Sub-Zero Wind (2018) ☆☆☆(3/4): Her bleak adolescent years

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South Korean film “Sub-Zero Wind” is as bleak as its very title suggests. Like many of recent South Korean coming-of-age drama films, the movie is often shrouded in stark and gloomy realism, but its story and characters are thoughtfully handled with enough sensitivity and empathy at least, and we come to care a lot about its young heroine’s increasingly desperate struggle with her harsh world.

During its prologue part, the movie quickly establishes the changed situation surrounding Yeong-ha (Moon Seong-an), a 12-year-old girl living somewhere in Seoul. As her mother Eun-sook (Shin Dong-mi) recently divorces and then begins to live with a guy named Yeong-jin (Park Jong-hwan), Yeong-ha is soon going to be sent to her father’s residence, and she is not so happy about this because that means she is going to be separated from her cousin Mi-jin (Park Seo-jin), who has also been her schoolmate/friend for several years.

However, Yeong-ha’s father has disappeared for some unknown reason, so she has no choice but to live with her mother and Yeong-jin instead. Although he has not married Eun-sook yet for a certain personal reason, Eun-sook have already accepted Yeong-jin as her second husband, and Yeong-ha has no problem with regarding him as her new father while settling in her mother’s current residence.

3 years later, things seem to look a little better than before for Yeong-ha, who is now played by Ahn Jin-hyun, and her family. Having studied and worked a lot for becoming a Christian preacher someday, Eun-sook hopes that she will soon have her own parish which will probably provide more income for her poor family, but Yeong-jin is not particularly enthusiastic about that, and neither is Yeong-ha.

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Meanwhile, we get to know a bit more about the hard situation of Mi-jin, who is now played So Yoo-jin. Besides Eun-sook and Mi-jin, there is no one to help Mi-jin and her ailing grandmother, so Eun-sook tries as much as she can for helping Mi-jin and her ailing grandmother, but then she is often reminded of how poor she and her family are. Shortly after the eventual death of Mi-jin’s grandmother, she attempts to persuade Mi-jin’s family members on a certain financial matter which may benefit her a bit, but that only results in a very awkward moment between them.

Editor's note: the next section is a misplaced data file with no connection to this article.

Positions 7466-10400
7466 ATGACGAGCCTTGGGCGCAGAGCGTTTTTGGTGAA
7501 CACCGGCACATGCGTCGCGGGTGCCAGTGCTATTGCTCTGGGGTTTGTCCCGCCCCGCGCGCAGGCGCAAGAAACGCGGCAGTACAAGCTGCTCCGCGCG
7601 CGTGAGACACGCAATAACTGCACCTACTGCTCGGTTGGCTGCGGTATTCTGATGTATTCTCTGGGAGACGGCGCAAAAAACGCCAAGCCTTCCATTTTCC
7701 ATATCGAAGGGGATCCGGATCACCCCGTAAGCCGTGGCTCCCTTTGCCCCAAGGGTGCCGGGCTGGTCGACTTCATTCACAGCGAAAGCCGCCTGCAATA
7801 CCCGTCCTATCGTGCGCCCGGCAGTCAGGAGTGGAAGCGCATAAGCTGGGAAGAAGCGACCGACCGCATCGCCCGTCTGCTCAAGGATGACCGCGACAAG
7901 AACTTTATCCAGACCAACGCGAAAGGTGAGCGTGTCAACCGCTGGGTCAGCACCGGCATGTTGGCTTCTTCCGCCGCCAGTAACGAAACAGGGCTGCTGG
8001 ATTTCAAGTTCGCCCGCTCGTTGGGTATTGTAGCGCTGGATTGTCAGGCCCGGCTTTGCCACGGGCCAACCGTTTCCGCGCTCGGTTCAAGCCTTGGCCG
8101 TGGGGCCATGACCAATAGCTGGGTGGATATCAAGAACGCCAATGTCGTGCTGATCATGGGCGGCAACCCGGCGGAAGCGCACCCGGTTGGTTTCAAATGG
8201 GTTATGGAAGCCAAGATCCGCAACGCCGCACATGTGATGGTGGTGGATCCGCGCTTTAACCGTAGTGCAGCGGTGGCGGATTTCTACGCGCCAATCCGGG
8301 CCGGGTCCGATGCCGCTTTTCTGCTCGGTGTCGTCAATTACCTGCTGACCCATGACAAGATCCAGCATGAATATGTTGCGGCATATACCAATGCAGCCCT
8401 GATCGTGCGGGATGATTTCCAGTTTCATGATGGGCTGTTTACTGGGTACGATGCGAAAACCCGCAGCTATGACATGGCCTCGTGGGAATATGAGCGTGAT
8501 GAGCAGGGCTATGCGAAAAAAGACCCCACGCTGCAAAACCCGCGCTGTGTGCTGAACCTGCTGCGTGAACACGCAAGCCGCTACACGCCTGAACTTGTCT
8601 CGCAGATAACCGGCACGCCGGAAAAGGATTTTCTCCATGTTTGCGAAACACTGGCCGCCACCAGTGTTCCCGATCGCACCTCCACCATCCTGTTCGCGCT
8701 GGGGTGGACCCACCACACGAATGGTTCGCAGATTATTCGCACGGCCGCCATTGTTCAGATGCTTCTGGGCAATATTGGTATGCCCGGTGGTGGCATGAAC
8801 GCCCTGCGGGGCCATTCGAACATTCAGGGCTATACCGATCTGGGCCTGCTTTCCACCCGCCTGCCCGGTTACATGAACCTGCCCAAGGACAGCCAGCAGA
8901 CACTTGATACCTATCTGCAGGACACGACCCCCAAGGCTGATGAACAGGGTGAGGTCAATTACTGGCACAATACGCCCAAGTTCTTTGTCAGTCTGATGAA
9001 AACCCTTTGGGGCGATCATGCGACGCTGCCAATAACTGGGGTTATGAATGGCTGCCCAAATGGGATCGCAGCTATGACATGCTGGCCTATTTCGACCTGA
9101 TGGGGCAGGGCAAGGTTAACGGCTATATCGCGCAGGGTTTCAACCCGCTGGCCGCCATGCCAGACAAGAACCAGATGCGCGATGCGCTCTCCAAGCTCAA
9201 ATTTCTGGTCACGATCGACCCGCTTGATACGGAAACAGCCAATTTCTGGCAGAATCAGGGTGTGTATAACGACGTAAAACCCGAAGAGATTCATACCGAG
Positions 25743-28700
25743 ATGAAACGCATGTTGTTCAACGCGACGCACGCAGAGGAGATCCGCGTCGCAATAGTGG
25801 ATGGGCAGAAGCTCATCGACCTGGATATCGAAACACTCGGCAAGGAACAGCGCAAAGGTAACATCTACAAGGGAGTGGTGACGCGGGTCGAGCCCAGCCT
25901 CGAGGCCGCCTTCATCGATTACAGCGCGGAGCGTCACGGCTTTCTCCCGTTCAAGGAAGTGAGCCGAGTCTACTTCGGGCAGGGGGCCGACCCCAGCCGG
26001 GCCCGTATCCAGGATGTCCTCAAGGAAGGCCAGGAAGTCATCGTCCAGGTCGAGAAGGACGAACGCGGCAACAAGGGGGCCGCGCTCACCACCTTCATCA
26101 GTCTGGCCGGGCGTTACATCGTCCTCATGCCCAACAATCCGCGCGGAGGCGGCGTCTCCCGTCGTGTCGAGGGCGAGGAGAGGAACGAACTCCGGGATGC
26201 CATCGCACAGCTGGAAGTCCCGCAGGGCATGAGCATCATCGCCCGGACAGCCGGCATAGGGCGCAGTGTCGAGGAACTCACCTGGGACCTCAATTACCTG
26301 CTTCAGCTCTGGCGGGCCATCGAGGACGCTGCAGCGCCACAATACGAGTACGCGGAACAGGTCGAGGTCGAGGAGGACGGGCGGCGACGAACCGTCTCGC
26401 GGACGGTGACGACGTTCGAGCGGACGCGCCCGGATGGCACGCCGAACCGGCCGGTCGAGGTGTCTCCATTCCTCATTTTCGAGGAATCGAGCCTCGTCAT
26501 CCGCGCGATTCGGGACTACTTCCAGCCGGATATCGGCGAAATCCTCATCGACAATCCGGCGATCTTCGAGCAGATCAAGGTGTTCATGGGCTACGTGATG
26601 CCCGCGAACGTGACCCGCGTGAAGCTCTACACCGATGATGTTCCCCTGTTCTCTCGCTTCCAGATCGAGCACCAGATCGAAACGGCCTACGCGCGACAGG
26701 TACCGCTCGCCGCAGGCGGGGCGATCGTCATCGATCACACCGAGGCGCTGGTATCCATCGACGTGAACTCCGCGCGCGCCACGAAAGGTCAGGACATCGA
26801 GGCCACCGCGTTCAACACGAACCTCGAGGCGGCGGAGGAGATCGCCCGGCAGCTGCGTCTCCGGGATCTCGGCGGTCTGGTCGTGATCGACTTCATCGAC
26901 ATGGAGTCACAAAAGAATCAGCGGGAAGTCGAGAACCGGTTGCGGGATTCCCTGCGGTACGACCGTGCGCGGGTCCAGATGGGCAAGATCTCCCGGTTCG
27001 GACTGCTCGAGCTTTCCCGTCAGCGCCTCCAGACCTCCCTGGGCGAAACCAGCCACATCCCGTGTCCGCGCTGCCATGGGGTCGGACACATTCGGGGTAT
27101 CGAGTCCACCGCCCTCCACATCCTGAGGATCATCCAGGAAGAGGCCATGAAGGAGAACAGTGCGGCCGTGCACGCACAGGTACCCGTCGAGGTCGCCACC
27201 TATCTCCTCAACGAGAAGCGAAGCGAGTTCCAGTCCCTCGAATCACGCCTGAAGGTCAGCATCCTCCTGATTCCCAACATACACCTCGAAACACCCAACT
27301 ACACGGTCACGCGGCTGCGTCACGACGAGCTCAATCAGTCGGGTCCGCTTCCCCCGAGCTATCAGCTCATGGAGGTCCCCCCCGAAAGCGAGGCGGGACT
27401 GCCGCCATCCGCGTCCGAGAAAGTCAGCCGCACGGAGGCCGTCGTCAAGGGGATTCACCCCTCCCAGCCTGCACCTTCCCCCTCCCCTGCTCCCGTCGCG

When Eun-sook subsequently comes to decide to make another new start in Busan, Yeong-ha is not so pleased as she would rather be with Mi-jin instead of her mother and Yeong-jin, but there is nothing she can do about that. Four years after, things still do not look any better for Yeong-ha, who is now played Kwon Han-sol, and her mother, and Yeong-jin begins to drink more often than before as mired with his own frustration and desperation.

And then something happens around the end of Yeong-ha’s last high school year. When she comes back to her home early in the afternoon, Yeong-jin happens to be loitering as usual, and he suggests that they should drink together just for, well, feeling good. The mood becomes a bit lively as they drink some beer, but then Yeong-ha gets tired and then asleep in her room, and then…

I will not go into details here, but I can tell you instead on how much Yeong-ha is emotionally troubled as a consequence. She becomes quite distant to her mother for a while, and then she tearfully confides her incident to her mother, who is certainly shocked and enraged but then only comes to show what a lousy mother she is. Discerning that there are not many options in her circumstance, she even considers ignoring whatever happened to her daughter, and she consequently lets down her daughter more than ever.

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At least, Yeong-ha finds some solace from Mi-jin, who is now played by Ok Soo-boon. Although she has been busy with preparing for getting a job after her high school graduation, Mi-jin is willing to be with Yeong-ha in Busan for a while at least, and Yeong-ha is certainly glad to be with Mi-jin as before. After leaving her home, they rent a small room in a private dormitory building for people preparing for examination, and Yeong-ha begins to work at a nearby bar for earning their living while Mi-jin continues to prepare for upcoming job interviews.

However, there is still not much hope for Mi-jin and Yeong-ha, and the movie calmly observes their respective struggles as steadily maintaining its dry and stark realistic tone as before. In addition, director/writer Kim Yu-ri, who previously made several short films before making a feature film debut here in this movie, draws good natural performances from her main cast members. While Shin Dong-mi and Park Jong-hwan are effective as two substantial adult characters in the story, Kwon Han-sol, Ahn Jin-hyun, and Moon Seong-an are flawlessly connected together in their acting, and the same thing can be said about Ok Soo-boon, So Yoo-jin, and Park Seo-jin.

On the whole, “Sub-Zero Wind” is another interesting South Korean film of this year, and it also reminds me again that the future of South Korean cinema indeed lies on those talented South Korean female filmmakers out there. I think Kim Yu-ri is another good female South Korean filmmaker to watch, and I certainly hope that she will make more movies after this solid first step of hers.

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